It should be noted that the same phenomenon could and would happen in the city in situations where “communities” could form for self protection. The “insulation”, or alone-ness, of city life would be one of the first things to disappear, by harsh necessity, for those who decided – for what ever reason – to stay.

        4. sgt_doom

          It is community that allows people to survive in a crisis situation…”

          Mr. Fong’s most simple and cogent statement is so utterly obvious to anyone who has ever worked in the rescue and recovery area, and should, by this time, be more than obvious to many (and probably isn’t, of course!).

          Well spoken, sir, well spoken.

    2. nad

      “after our energy imports are cut off” is a popular misconception. We currently import only about 30% of our oil, the bulk of it from Mexico and Canada. Two countries not likely to stop for any reason, and in a societal breakdown, transportation distance means everything.

      The US mainland has virtually never imported oil from the middle east. The US military is however another story.

      1. Robert157

        The US still imports most of the crude it burns. Uses about 18 or 19 million barrels per day and produces fewer than 7 million per day.

        And Mexico might be likely to stop exporting crude to the US when it becomes an importer itself. Shouldn’t take too long now.

  2. jake chase

    Complacency is always a mistake, but predictions of doom are nearly always mistakes too. Civilization means getting the food in and the trash out. Meanwhile, selected individuals prosper and a great many suffer. There is nothing different going on now, except that a few illusions of the past thirty years have blown up in the faces of those who relied upon them.

    I wonder what Barofsky is running for?

    1. diptherio

      You seriously think either of the Corporate parties will touch him with a ten-foot pole? He keeps harping on TARP and mocking the banksters and their accomplices. There’s nothing the Devil hates more than being laughed at, so I have my doubts. If he does ever get elected to national office, he’ll just end up being the new Kucinich, which would be a waste, imo.

  3. LucyLulu

    First time I’ve heard Barofsky speak, I think. He’s quite an interesting and engaging man. Excellent interview. Jon Stewart does a better job covering the news than any of the other tv news pundits (Chris Hayes on weekend mornings is good too, though).

  4. rich

    Florida justices side with bank in foreclosure fraud case

    The banks were the winner Thursday in a highly anticipated Florida Supreme Court decision involving a Greenacres foreclosure case.

    Justices upheld a rule allowing lenders to voluntarily dismiss cases as a tactic to avoid being penalized for filing fraudulent documents.

    The ruling in Roman Pino v. the Bank of New York left foreclosure defense attorneys reeling.

    It was the first significant foreclosure case to be heard by the high court since Florida’s epic housing collapse and was unusual because justices took up the complaint after Pino had settled with his lender. At the time, a divided court said the legal question of whether a bank could still be held accountable if it voluntarily dismisses a case could affect the “mortgage foreclosure crisis throughout this state.”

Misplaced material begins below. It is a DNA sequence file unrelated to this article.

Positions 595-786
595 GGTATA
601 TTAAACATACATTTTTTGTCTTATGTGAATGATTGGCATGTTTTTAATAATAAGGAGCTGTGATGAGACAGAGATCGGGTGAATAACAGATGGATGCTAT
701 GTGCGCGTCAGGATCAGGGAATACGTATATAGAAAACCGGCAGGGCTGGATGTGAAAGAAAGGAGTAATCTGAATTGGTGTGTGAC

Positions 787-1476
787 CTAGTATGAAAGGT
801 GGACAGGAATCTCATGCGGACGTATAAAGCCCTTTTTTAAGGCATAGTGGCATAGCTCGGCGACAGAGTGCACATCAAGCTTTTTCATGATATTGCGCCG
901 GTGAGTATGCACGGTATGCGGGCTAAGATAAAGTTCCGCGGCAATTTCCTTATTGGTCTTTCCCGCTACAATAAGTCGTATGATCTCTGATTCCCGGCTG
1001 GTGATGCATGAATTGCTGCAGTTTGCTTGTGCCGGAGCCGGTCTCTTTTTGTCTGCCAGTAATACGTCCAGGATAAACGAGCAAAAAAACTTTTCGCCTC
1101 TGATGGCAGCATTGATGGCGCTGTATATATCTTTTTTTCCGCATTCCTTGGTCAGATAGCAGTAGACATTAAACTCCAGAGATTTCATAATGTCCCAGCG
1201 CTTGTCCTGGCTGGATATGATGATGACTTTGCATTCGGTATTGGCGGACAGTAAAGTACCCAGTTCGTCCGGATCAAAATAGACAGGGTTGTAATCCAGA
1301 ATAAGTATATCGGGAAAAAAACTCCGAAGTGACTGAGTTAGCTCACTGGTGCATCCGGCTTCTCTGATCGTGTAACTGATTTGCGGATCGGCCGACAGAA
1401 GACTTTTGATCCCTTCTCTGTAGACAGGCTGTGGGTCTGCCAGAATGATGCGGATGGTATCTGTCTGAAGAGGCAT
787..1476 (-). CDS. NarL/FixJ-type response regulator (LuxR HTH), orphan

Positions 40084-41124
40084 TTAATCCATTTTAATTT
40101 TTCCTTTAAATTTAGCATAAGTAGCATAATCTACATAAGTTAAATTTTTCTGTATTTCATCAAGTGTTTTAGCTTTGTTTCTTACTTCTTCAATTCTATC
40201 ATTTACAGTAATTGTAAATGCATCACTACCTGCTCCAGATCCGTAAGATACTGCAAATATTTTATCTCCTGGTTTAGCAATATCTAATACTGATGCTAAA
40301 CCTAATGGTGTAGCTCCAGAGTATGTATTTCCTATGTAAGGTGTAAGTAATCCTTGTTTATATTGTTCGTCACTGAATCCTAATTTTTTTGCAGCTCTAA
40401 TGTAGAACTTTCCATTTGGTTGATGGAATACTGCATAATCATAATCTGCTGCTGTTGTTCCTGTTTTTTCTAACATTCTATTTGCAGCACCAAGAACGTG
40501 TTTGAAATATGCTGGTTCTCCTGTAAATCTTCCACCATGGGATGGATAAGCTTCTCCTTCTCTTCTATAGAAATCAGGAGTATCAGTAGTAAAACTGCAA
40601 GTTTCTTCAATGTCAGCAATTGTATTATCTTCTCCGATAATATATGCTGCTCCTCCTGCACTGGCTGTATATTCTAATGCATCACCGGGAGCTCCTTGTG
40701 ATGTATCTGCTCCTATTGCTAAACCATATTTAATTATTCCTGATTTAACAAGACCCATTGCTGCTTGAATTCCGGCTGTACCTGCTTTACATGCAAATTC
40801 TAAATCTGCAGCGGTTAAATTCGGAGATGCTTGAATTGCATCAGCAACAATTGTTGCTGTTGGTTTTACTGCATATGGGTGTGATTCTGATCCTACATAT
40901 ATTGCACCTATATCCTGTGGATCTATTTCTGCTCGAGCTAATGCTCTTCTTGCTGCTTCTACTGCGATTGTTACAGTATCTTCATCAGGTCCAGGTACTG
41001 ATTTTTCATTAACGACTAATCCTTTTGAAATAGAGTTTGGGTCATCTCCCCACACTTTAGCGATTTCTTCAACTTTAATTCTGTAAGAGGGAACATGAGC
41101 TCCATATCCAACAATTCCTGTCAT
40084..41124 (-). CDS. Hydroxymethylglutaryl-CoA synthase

Thursday’s 44-page ruling was unamimous.

    “I would say the Supreme Court has spoken loud and clear that it doesn’t care about litigants that abuse of the court system and that fraud is OK,” said Royal Palm Beach-based foreclosure defense attorney Tom Ice. “There are no ramifications if you get caught defrauding the court, just take a voluntary dismissal and start over.”

  5. Dirk77

    Goddamn right Neil and Jon. I highly recommend people do internships in DC, the higher-up the better. Just observe. It’s a fascinating psychological study. But has it ever been any different???

  6. Brooklin Bridge

    Listen to Stewart’s interview with Obama where he threw hard hitting journalistic questions chocolate kisses at Obama regarding his expansion of presidential powers. Jon Stewart is the most obsequious, establishment fawning, ass licking “king’s-jester-pundit” there ever was, humor or no.

      1. Brooklin Bridge

        It kills me to think Stewart had that death rattling old buzzard Alan Simpson on his show (see below), that wealth sucking, night of the living dead turd (I’m trying to use language Elizabeth Warren would find suitably diplomatic), without a single question more penetrating than marshmellow fluff!

    1. diptherio

      I try not to be totally black-and-white on Jon. Yes, I have been highly annoyed at his sycophantic brown-nosing of the POTUS, and his soft-balling of interviews. But he’s better than most MSM news-sources and reaches a lot of eyeballs (which he probably would not be allowed to do if he wasn’t “playing ball” a little bit), so I try to just be thankful that he’s getting people like Neal more exposure. Beggers can’t be choosers, as mother used to say…

      That said, I now go to Jimmy Dore for my humorous political commentary. Waaaay better than Jon Stewart, imho. He doesn’t pull any punches with anybody.